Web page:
These things are like cockroaches, but some of them are so cute. However, regardless of their cuteness, I refuse to begin another collecting habit. I already have my much-neglected baseball card collection, and my dust-collecting bobblehead collection, and my shelf-breaking book collection (okay, I don’t actually have any broken shelves yet, but some are bowing). I cannot fathom bring myself to start buying these Funko Pop figures en masse.
That said, whenever I see one that I actually like, I find it difficult to resist the urge to add it to my Amazon wishlist. And when the company tweets all of their giveaways, I’m pretty quick to hit that little RT button. I haven’t won anything from Funko yet, but my number has got to come up eventually, right?
— Funko (@OriginalFunko) October 16, 2017
Some characters work better in the Funko universe than others. Masters of the Universe characters, as a general rule, look pretty rad. And Cobra Commander—either hooded or silver-masked (or both!?!)—would be pretty cool additions to the collection. Ugh! There’s that word again! Collection!?!?! No! I refuse! I will not give in!
But I did recently. I invited a second Funko Pop figure into my house, and he will never leave. Trap Jaw is now a permanent resident. He joins The Walking Dead‘s Daryl Dixon, which was gifted to me by my oldest son last Christmas. They both look fantastic, and I’m happy to have them. They will likely be joined by others (like this, and this, and possibly this and this, and maybe this) in the near future, but I refuse to collect them.
There are a few characters that have not yet to my knowledge received the Funko Pop treatment that I would likely buy immediately, such as Edgar Allan Poe and Ralph Hinkley (also known as The Greatest American Hero). But still, I will not collect them.
Both ComingSoon.net and EW reported yesterday that Sony has set an official release date for a new live-action He-Man and the Masters of the Universe film: DECEMBER 18, 2019. The movie has been in development for quite some time, and is currently without a director since McG exited stage left (despite ComingSoon.net’s outdated information). The screenplay is in the hands of David S. Goyer (Batman Begins, Man of Steel) and “many actors, including A-list talent, are vying for key roles,” according to EW.
What would really make a new He-Man movie phenomenal? Here are some thoughts:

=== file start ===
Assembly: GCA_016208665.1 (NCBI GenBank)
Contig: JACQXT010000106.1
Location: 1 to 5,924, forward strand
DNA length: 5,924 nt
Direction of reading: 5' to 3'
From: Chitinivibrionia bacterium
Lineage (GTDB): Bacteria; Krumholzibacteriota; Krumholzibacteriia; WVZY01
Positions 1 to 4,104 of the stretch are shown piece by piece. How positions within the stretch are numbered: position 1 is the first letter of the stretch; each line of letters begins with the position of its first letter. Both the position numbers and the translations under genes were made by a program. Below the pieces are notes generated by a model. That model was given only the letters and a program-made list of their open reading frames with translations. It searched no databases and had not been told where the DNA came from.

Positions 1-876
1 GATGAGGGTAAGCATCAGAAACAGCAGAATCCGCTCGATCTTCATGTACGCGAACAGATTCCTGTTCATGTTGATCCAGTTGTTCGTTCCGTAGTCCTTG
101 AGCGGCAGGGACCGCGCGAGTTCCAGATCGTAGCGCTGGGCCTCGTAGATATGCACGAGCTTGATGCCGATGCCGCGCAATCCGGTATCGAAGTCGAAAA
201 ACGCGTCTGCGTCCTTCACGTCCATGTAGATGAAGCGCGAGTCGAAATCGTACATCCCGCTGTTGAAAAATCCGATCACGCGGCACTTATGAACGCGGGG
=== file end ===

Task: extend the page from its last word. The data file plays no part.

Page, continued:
- Build a universe for the Masters. There are so many awesome characters that if the studio and screenwriters handle them correctly, Masters of the Universe could become a franchise as big as Marvel and DC.
- No new characters. To me, one of the biggest flubs of the 1987 film was the addition of Gwildor, Julie, and Kevin. Where was Orko? Randor? They had so much to work with, but using these new characters just caused unnecessary confusion.
- Keep the action on Eternia. There is no need to visit earth, unless in a brief flashback sequence with Queen Marlena. Eternia is a perfect setting; don’t waste it.
- Cameos are great. Who doesn’t love Stan Lee‘s cameos in all the Marvel movies? I think it would be wonderful to see Dolph Lundgren and Frank Langella again, perhaps not in major roles, but cameos would be fantastic. In fact, Lundgren mentioned several years ago that he might be interested in portraying He-Man’s dad.
My oldest son Josh also came up with some great points:
- Avoid the dark Batman-esque atmosphere that everyone tries to replicate.
- If the origin is addressed, it needs to be consice, clear and to the point.
- He-Man should be someone kids look up to. Kids should wish they could be He-Man when they grow up…like I did.
- The villain needs to be Skeletor, and he needs to be scary and well written. One of Marvel fans’ biggest complaints is that the villains are weak or underdeveloped.
- Don’t kill Skeletor or any of the Masters without a compelling reason.
- Set up a universe, but don’t make world-building the point of the movie. Calling out Batman v. Superman here, look at how unsuccessful they were at cramming all of the setup for their universe into one movie, as opposed to Marvel’s much more successful slow build.
- Make sure the story is strong, and faithful to the source material. There is so much rich background and engaging stories to pull from. It should be something longtime fans are happy with. Satisfy the people who will see the movie because they love the character, not the people who watch it for the studio or the actor or the director.
- Make people like us, the fans, happy. That’s more important than anything else. That’s what will keep the movie alive and open up the possibility of everything that could come after.